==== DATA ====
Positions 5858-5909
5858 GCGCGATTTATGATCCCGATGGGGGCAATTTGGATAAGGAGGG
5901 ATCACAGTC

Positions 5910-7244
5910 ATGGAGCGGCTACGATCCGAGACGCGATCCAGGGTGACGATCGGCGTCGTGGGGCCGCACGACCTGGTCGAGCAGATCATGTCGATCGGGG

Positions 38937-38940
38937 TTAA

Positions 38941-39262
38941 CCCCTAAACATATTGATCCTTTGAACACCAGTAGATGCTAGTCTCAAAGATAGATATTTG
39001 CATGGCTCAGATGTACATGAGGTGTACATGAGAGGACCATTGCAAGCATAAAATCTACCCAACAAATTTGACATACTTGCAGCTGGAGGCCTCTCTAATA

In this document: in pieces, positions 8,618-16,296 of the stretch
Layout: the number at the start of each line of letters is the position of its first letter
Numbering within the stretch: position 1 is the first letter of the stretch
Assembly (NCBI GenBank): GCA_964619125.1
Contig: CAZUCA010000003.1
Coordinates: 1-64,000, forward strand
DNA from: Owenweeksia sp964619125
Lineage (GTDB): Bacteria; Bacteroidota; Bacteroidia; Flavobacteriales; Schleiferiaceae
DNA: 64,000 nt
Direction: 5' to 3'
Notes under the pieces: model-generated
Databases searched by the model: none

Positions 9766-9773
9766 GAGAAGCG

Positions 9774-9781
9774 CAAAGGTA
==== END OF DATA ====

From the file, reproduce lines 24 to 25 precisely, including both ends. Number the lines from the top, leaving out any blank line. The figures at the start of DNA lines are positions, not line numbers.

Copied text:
9766 GAGAAGCG

Positions 9774-9781